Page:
By Hideyuki Sano
TOKYO (Reuters) - Yumiko Okubo, 71, had forgotten how to heat up food.
"What's a microwave?" she asked her husband, Eiichi.
Yumiko was in the early stages of dementia, struggling with vocabulary and unable to teach the kimono-dressing classes she had run for 25 years.
The difficulty with everyday tasks has made life challenging for her and Eiichi, who has been caring for her since 2008.
But she is also unable to deal with her finances - a situation that experts say is increasingly common in fast-ageing Japan and that puts trillions of yen worth of assets at risk.
Rika Kambayashi, a social worker in Kyoto, says she has seen many cases of dementia patients withdrawing large sums without a clear grasp of what they are doing or why.
In one example, she said, a woman in her 90s withdrew 20 million yen (£139,788.3) of her savings at a grandson's urging.
"She was saying she withdrew nine or ten. It took me a while to realise she was talking about a number of banknote rolls," Kambayashi said. A roll is typically one hundred 10,000 yen notes. "It was clearly a case of abuse."
Dementia has been diagnosed in more than 5 million Japanese. The government estimates that number will increase to 7 million to 8 million, or 6 to 7 percent of the total population, by 2030.
The OECD has a somewhat lower estimate that dementia will affect 3.8 percent of Japan's population by 2037, still the highest among the 35 OECD states and far above the average of 2.3 percent predicted for the group.
Japanese with dementia will hold about 215 trillion yen ($2 trillion) in financial assets by 2030, compared with 143 trillion yen now, according to estimates by Dai-ichi Life Research.
Many companies now face risks in doing business with people with dementia, whose families may return later to ask that the transaction be cancelled, said Jin Narumoto, professor of psychiatry at Kyoto Prefectural University of Medicine.
A survey by Narumoto and three other researchers found about 30 percent of dementia patients and families have experienced financial losses because of the condition.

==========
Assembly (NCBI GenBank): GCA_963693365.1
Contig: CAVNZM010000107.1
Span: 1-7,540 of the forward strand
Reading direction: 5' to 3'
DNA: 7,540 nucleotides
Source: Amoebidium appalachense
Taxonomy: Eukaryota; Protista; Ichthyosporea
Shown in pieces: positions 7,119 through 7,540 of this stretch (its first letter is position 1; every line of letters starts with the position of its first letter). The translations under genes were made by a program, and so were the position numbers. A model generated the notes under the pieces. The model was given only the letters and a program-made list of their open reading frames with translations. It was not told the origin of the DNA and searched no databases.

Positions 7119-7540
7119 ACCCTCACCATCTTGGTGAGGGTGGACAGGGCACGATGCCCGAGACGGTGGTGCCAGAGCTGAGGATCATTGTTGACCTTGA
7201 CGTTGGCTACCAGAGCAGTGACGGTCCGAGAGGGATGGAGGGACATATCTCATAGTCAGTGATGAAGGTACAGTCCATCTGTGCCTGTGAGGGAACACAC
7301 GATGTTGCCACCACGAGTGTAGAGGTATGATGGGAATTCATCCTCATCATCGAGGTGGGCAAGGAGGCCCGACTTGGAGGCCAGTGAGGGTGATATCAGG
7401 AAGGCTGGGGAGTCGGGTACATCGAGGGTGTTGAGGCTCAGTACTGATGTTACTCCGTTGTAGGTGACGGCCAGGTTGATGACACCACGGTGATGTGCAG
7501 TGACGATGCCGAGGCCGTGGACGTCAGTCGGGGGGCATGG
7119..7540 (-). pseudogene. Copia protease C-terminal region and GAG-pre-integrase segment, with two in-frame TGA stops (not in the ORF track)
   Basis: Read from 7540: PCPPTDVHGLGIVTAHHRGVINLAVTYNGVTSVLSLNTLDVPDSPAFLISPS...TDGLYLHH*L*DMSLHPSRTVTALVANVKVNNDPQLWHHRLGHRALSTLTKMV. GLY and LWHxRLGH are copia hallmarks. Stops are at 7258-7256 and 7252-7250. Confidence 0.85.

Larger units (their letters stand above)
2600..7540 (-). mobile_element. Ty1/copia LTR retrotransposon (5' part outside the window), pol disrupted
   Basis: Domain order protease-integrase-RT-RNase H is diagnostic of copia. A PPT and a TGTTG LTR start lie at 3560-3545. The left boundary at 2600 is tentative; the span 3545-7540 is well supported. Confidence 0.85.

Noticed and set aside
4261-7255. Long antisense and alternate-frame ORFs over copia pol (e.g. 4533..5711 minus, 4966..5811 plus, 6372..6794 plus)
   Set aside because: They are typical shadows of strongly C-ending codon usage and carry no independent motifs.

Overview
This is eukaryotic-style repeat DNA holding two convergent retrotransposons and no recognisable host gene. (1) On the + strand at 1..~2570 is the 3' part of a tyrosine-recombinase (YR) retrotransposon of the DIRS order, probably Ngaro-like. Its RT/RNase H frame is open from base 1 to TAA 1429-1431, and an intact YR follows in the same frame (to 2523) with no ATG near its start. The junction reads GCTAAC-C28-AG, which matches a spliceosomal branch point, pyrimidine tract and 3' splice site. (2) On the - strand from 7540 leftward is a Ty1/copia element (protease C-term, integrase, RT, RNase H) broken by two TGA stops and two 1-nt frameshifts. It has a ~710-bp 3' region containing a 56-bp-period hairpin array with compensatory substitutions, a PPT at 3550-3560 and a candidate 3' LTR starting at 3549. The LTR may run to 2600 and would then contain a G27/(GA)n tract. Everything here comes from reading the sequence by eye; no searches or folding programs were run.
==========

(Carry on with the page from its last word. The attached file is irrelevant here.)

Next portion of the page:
Bank officials say tellers now regularly encounter people with dementia who cannot use an ATM or who repeatedly ask the same questions. Some behave strangely, accuse employees of theft or even become violent.
Dementia is closely linked to age, and by 2030, about 31 percent of Japan's population is projected to be 65 or older. As the country's life expectancy is 84 years, the highest in the world, the problem of dementia will only intensify.
Dementia is caused by several diseases, with Alzheimer's accounting for about two-thirds. It covers a range of symptoms, broadly defined as a decline in memory and thinking serious enough to hamper daily life.
Patients gradually lose their ability to count, tell time, or recognise places and people, including close relatives. There's no known cure, although there are medications to slow the condition's progress.
As banks encounter more customers dealing with dementia, many, such as Nomura and Sumitomo Mitsui Trust Bank, are educating staff about how to safely and fairly handle interactions.
"In the past, teller staff have been dealing with each case ad-hoc. But it is important they sit together with people with medical background and learn about dementia," said Masaru Mimura, professor at neuropsychiatry at Keio University in Tokyo.
In Tokyo, five shinkins, or cooperative financial institutions, jointly set up a non-profit called Shinkin Seinenkouken Support to offer low-cost financial guardian services for people with dementia, working closely with a local government.
Guardians are appointed by a local court and help their clients professionally manage finances. They can act on behalf of their clients and even cancel contracts or purchases if needed.
Perhaps most important, they help families learn to cope with the ailment, introducing them to social welfare services.
But such systems have been prone to abuse. From 2010-2015, there were almost 3,000 reported cases of misuse, with 21 billion yen stolen by guardians, and many experts say there is little oversight.
To address that, Shinkin Support assigns two guardians for each customer. It also conducts regular staff audits, much as banks do.
"Because we assign two people, our cost is twice as much as others. But we think that is a cost we need to pay," said Hitoshi Hiramori, director of Shinkin Seinenkouken Support. "We think of this more as community service."
Several other banks offer products that allow guardians only limited access for daily use, to prevent embezzlement.
Other organisations hope technology will provide a solution.
Money Forward <3994.T>, a fintech company that offers bookkeeping and financial management services, is developing an app-based warning system for suspicious transactions.
If someone who rarely withdraws money suddenly goes to an ATM seven times in one day, for instance - a possible sign their memory could be impaired - the app can alert the person's family, said Toshio Taki, board director of the firm.
For the Okubos, such assistance would help reduce some of the stress of everyday life - and help the couple focus on the normalcy that remains.
"Even after she stopped using a wallet by herself, she still could do other things completely fine, like taking pictures or walking," Eiichi Okubo said, reminiscing about 500-kilometre hikes they took in 2012 and 2014. "All my friends today are people who I came to know after Yumiko's dementia. So I feel I owe myself to her."
(Additional reporting by Daniel Leussink and Tomo Uetake in TOKYO. Editing by Gerry Doyle)